Norman C. Pickering, Who Refined the Record Player, Dies at 99

norman

(via the New York Times)

by Bruce Weber

…In 1945, Mr. Pickering, who enjoyed listening to records and was frustrated by the sound quality of recordings, developed an improved pickup — that is, the mechanism that includes the phonograph needle, or stylus, and translates the information in the groove of a record into an electrical signal that can be reproduced as sound.

Previous pickups were heavier and more unwieldy; styluses were made of steel, they needed to be replaced frequently, and the weight of the mechanism wore out records after a limited number of plays.

The so-called Pickering pickup (and later, its even more compact iteration, the Pickering cartridge) was introduced just as the favored material for records was shifting from shellac to vinyl, which had a lower playback noise level.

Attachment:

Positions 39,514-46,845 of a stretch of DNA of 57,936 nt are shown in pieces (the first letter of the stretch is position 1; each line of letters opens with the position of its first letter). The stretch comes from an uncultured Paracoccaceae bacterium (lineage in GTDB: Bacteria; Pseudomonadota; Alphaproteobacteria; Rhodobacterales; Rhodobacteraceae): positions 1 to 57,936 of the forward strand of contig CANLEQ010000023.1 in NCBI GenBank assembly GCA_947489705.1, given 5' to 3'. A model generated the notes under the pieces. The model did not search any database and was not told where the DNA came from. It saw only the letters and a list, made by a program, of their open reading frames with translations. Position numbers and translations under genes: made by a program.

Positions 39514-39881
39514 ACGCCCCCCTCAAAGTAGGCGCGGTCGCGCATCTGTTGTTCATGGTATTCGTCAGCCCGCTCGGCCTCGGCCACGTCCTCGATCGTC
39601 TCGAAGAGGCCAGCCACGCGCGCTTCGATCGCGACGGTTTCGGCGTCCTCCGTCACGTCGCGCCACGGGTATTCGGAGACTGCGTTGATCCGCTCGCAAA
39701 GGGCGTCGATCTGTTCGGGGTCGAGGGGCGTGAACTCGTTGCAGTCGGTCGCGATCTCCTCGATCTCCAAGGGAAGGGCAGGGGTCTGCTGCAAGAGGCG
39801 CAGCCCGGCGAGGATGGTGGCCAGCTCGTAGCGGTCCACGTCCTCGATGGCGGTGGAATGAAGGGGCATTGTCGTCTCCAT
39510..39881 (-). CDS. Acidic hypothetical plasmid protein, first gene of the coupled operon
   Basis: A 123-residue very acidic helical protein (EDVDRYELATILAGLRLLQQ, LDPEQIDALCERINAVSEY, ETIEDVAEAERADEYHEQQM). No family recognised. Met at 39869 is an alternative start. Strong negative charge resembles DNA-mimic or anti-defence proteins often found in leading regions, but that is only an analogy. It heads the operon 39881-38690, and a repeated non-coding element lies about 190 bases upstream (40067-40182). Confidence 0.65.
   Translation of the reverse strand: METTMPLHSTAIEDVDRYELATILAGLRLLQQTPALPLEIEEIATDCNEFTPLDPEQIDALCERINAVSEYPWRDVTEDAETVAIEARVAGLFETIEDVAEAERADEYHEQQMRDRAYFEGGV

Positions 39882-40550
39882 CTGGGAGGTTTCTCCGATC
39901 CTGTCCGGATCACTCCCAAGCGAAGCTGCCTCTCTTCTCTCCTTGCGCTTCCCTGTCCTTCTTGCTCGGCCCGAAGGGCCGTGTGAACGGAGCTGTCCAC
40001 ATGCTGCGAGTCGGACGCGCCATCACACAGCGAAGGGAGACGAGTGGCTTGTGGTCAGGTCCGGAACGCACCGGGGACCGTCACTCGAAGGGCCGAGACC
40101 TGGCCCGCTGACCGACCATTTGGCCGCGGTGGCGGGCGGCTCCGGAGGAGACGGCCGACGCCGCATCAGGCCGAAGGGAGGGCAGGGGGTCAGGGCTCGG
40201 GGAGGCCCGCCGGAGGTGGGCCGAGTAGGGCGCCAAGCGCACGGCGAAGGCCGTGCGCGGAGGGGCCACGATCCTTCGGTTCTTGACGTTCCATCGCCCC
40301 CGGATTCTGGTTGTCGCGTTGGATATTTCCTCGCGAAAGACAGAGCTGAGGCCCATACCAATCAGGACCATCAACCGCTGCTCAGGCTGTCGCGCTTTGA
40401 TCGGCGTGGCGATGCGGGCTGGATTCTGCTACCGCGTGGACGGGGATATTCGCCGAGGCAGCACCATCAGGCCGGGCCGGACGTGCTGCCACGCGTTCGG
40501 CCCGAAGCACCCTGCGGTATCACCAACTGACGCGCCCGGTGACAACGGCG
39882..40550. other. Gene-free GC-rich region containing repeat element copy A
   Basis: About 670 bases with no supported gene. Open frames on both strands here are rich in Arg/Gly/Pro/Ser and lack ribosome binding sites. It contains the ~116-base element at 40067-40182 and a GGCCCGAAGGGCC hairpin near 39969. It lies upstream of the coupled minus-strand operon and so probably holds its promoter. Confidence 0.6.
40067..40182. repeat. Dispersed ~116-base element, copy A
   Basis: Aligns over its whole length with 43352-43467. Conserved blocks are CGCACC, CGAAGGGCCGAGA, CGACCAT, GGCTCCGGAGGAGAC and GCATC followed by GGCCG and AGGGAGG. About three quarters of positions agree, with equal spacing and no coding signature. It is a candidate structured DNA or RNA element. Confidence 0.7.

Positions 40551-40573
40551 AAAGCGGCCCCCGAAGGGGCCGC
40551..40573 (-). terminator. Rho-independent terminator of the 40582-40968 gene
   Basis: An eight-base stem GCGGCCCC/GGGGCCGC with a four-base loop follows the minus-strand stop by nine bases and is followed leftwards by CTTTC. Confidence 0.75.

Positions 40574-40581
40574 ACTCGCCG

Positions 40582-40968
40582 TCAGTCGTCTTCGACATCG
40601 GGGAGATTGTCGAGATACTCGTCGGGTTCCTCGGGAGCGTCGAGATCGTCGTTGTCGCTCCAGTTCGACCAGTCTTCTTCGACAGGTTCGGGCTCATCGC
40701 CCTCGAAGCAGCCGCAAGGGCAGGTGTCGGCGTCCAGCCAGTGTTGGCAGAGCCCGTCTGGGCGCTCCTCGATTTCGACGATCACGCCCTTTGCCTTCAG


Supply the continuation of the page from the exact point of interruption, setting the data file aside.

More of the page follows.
Originally designed for use in broadcast and recording studios, it was a fraction of the size of earlier models, and it replaced the steel of the stylus with a significantly lighter and harder material — sapphire or diamond — which lasted much longer and traced a more feathery path along the record. Because of it, records lasted longer and original sounds were reproduced with less distortion…

Read more: http://www.nytimes.com/2015/11/29/business/norman-c-pickering-refined-the-record-player-dies-at-99.html?_r=0

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